7. Listing Agreement: Most of the companies prefer Luxemburg stock exchange for listing purposes, as the modalities are simplest. The listing agents have the responsibility of fulfilling the listing requirement of a chosen stock exchange. What are some reasons for a company to cross list its shares? A company hopes to: (1) allow foreign investors to buy their shares in their home market; (2) increase the share price by taking advantage of the home country’s rules and regulations; (3) provide another market to support a new issuance in the foreign market; (4) establish a presence in that country in the instance that it wishes to conduct business in that country; (5) increase its visibility to its customers, creditors, suppliers, and host government; and (6) compensate local management and employees in the foreign affiliates.
Types of bond markets: The Securities Industry and Financial Markets Association classifies the broader bond market into five specific bond markets.
• • • • •
Corporate Government & Agency Municipal Mortgage Backed, Asset Backed, and Collateralized debt obligation Funding
Bond market participants Bond market participants are similar to participants in most financial markets and are essentially either buyers (debt issuer) of funds or sellers (institution) of funds and often both. Participants include:
• • • •
Institutional investors; Governments; Traders; and Individuals
Because of the specificity of individual bond issues, and the lack of liquidity in many smaller issues, the majority of outstanding bonds are held by institutions like pension funds, banks and mutual funds. In the United States, approximately 10% of the market is currently held by private individuals.
Bond market volatility: For market participants who own a bond, collect the coupon and hold it to maturity, market volatility is irrelevant; principal and interest are received according to a pre-determined schedule. But participants who buy and sell bonds before maturity are exposed to many risks, most importantly changes in interest rates. When interest rates increase, the value of existing bonds falls, since new issues pay a higher yield. Likewise when interest rates decrease, the value of existing bonds rise since new issues pay a lower yield. This is the fundamental concept of bond market volatility: changes in bond prices are inverse to changes in interest rates. Fluctuating interest rates are part of a country's monetary policy and bond market volatility is a response to expected monetary policy and economic changes.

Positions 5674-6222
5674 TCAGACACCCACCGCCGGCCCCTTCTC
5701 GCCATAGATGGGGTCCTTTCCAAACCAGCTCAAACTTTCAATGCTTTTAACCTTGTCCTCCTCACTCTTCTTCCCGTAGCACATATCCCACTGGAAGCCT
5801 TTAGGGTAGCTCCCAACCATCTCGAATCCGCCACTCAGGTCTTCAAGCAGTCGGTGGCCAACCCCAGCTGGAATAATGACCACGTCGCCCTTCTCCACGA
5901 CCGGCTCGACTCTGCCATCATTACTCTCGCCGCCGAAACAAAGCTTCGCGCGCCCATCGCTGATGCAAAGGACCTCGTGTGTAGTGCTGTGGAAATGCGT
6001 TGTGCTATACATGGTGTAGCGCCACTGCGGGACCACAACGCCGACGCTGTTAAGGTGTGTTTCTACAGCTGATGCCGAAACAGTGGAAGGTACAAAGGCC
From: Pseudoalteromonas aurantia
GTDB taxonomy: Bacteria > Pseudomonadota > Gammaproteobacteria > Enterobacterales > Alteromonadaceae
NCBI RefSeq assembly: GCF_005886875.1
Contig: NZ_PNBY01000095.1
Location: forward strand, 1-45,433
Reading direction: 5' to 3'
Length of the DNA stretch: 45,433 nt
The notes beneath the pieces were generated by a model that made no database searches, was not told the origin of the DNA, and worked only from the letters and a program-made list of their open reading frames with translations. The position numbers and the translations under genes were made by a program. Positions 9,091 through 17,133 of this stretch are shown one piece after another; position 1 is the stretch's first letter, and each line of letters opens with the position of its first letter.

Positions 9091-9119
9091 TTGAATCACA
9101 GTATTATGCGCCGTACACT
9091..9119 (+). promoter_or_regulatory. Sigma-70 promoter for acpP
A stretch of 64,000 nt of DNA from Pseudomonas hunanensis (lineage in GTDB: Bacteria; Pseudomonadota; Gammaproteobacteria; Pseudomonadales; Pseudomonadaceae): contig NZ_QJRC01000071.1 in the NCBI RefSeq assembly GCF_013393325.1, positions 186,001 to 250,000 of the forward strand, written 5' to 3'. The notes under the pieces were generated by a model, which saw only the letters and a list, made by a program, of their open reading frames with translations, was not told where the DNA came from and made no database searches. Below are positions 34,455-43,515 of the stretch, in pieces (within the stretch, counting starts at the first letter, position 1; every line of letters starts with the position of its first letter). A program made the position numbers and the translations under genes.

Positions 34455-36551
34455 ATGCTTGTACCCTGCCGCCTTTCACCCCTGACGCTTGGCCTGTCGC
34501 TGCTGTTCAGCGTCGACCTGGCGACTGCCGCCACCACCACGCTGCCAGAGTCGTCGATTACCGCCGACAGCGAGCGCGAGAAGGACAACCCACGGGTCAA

Bond indices: A number of bond indices exist for the purposes of managing portfolios and measuring performance, similar to the S&P 500 or Russell Indexes for stocks. The most common American benchmarks are the Lehman Aggregate, Citigroup BIG and Merrill Lynch Domestic Master. Most indices are parts of families of broader indices that can be used to measure global bond portfolios, or may be further subdivided by maturity and/or sector for managing specialized portfolio Issuing bonds
Bonds are issued by public authorities, credit institutions, companies and supranational institutions in the primary markets. The most common process of issuing bonds is through underwriting. In underwriting, one or more securities firms or banks, forming a syndicate, buy an entire issue of bonds from an issuer and re-sell them to investors. Government bonds are typically auctioned.
Features of bonds: The most important features of a bond are: 1. Nominal, principal or face amount: The amount on which the issuer pays interest and which has to be repaid at the end. 2. Issue price The price at which investors buy the bonds when they are first issued, typically $1,000.00. The net proceeds that the issuer receives are calculated as the issue price, less issuance fees, times the nominal amount. 3. Maturity date The date on which the issuer has to repay the nominal amount. As long as all payments have been made, the issuer has no more obligations to the bond holders after the maturity date.
4. Tenure The length of time until the maturity date is often referred to as the term or tenure or maturity of a bond. The maturity can be any length of time, although debt securities with a term of less than one year are generally designated money market instruments rather than bonds. Most bonds have a term of up to thirty years. Some bonds have been issued with maturities of up to one hundred years, and some even do not mature at all. In early 2005, a market developed in euros for bonds with a maturity of fifty years. In the market for U.S. Treasury securities, there are three groups of bond maturities: short term (bills): maturities up to one year; medium term (notes): maturities between one and ten years; Long term (bonds): maturities greater than ten years.